I DM an AL group of four. They agree to create new level 1 characters (they are experienced), but ask me to adjust the combat to give maximum possible XP in an adventure, in case they miss out the non-combat XP reward, so they can advance more quickly.

The easiest to do this is by increasing the number of enemies, especially the less threatening ones, like kobolds, zombies, etc.

I try to search AL DMG and found this part (emphasis mine):

You can also adjust the adventure on the fly, beyond the guidelines given in the adventure, or make other changes as you see fit in order to insure your players have a good time.

AL FAQ (emphasis mine):

Sometimes characters fall behind the adventure’s expected level. In these situations, there are two main methods of supplementing character experience. [...]

Random Encounters. You can’t grant players roleplaying experience to make up the deficit; however, they may add random encounters as needed (assuming the adventure provides a list of random encounters). See below for more guidance on random encounters.


The FAQ states that to give more XP to players, you can only use two methods, one of them is giving random encounter, if the adventure has a list of random of encounter.

This makes me think that adding more enemies (or changing the enemies with more XP ones) for the sole reason of guaranteeing maximum XP for each adventure is not in line with the spirit of AL, and wondering if this is ever within the bounds of AL DM "empowered to alter an encounter".

Is giving more enemies than the guidelines (for very strong) or changing the types, for the reason to guarantee max XP, allowed for an AL DM?

Relevant: What are Adventurers League DMs empowered to do for encounter scaling purposes?


2 Answers 2


The following paragraph implies you can

While the adventure provides suggestions on how to adjust an encounter to provide an appropriate challenge for your players, they are just that—suggestions. You may, at your discretion, make other adjustments to the encounter by adding or removing monsters. While the monsters you add may be different from those listed in the encounter or the sidebar, they should be thematically similar. For example, if your players are encountering a group of zombies, adding a bunch of pixies doesn’t make much sense. However, adding a zombie or a ghoul might. Keep in mind that while the characters earn XP for these new monsters, the maximum amount of XP they earn for the adventure does not change. Remember to give them a challenge, but don’t make the adventure unbeatable.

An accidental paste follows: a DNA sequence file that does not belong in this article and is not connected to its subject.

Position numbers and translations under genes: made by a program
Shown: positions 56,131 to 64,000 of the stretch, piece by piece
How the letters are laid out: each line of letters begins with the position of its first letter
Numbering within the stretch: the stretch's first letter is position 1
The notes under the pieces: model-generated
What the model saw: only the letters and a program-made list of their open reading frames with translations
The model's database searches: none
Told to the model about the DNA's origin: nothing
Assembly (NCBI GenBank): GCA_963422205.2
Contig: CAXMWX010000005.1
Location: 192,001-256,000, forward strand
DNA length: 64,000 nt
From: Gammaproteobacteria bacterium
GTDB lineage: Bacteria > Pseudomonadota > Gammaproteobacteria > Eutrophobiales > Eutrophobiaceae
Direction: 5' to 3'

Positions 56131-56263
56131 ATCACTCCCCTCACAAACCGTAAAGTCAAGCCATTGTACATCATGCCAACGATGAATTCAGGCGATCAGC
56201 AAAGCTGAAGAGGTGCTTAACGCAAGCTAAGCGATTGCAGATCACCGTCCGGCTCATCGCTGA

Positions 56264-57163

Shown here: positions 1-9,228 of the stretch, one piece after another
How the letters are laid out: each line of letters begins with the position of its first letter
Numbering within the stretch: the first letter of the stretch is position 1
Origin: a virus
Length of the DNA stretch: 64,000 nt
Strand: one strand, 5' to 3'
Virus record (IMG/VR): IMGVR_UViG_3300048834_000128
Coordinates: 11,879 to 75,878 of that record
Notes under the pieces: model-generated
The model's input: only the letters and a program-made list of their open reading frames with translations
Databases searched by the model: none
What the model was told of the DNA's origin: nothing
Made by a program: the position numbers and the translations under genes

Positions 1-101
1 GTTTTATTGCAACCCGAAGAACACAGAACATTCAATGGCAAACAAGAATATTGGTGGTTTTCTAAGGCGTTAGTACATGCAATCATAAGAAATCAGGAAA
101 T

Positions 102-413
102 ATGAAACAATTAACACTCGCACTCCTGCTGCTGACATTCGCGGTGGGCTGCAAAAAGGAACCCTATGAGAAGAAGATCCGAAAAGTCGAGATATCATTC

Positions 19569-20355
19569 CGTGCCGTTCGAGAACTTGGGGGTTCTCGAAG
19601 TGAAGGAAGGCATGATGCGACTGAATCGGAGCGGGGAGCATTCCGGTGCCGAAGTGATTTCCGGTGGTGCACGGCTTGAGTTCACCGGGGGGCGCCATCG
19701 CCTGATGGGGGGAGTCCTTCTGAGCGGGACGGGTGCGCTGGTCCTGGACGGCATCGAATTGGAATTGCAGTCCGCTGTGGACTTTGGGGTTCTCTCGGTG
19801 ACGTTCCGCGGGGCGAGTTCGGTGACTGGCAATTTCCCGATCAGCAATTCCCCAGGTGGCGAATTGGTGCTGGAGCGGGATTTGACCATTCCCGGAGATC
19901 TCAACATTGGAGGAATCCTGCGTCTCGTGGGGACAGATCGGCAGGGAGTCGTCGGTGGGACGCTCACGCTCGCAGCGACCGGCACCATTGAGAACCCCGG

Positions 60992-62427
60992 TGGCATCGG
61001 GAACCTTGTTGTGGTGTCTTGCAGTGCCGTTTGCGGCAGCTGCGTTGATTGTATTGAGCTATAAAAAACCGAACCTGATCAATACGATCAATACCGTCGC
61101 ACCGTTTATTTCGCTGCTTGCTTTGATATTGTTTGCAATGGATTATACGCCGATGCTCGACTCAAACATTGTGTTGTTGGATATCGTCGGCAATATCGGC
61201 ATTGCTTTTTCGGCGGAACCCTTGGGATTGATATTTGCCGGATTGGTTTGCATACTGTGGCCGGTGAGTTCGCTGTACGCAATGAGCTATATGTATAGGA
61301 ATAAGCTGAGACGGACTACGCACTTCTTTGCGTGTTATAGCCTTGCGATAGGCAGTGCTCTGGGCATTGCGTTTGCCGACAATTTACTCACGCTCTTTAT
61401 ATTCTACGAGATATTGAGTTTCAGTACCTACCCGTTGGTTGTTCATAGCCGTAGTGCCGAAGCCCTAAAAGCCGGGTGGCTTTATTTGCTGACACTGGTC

So, the anti-exploit limitation we have is the maximum XP for the adventure. In your quote, you mention that the DM is allowed to change the adventure

in order to insure your players have a good time.

If they are having a good time fighting lots more monsters and having harder challenges, that's fine.

But that makes the challenges harder, and they should deal with it

The thing is: can they actually beat these harder encounters? Adding more monsters, even Kobolds, means the party will have a harder time. They are asking for it. More XP means harder challenges. What you should not do is play these monsters "taking it easy" or fudging rolls to make it come back to the difficulty it was before. Especially in low levels, harder encounters might mean PCs die or even TPKs - and when they ask for these harder encounters, they should be accepting it.

About the AL "spirit"

You might be wondering if that is cheating. In cheating section, it's stated that

D&D Adventurers League play is meant to be fun and inclusive; it’s not really a competitive atmosphere.

We’re all here to have fun and enjoy the challenge!

As long as you are making things to be fun and inclusive, enjoying the challenge, it's not against the spirit. If the reasoning is "competitive" ("let's brag that we are higher level than that other party!" - or whatever), then yeah, you are going against AL's spirit.

  • \$\begingroup\$ h-uh. I always got the impression that AL was for the purpose of allowing players to rank themselves competitively. Shows what I know! \$\endgroup\$ Commented Jun 29, 2018 at 4:39

This question is no longer valid because XP is no longer awarded in DDAL play.

As of the DDAL rules for Season 9 (the current season at the time of this writing), it's almost entirely within the hands of the players, not the DM. Characters advance at the end of each module (even 1 hour mini-modules) if the player wishes to. When running hardcovers, characters advance after a certain number of hours (8 hours, 4 in Tier 1), again if the player wishes to (though the DM can trigger advancement early in hardcovers).


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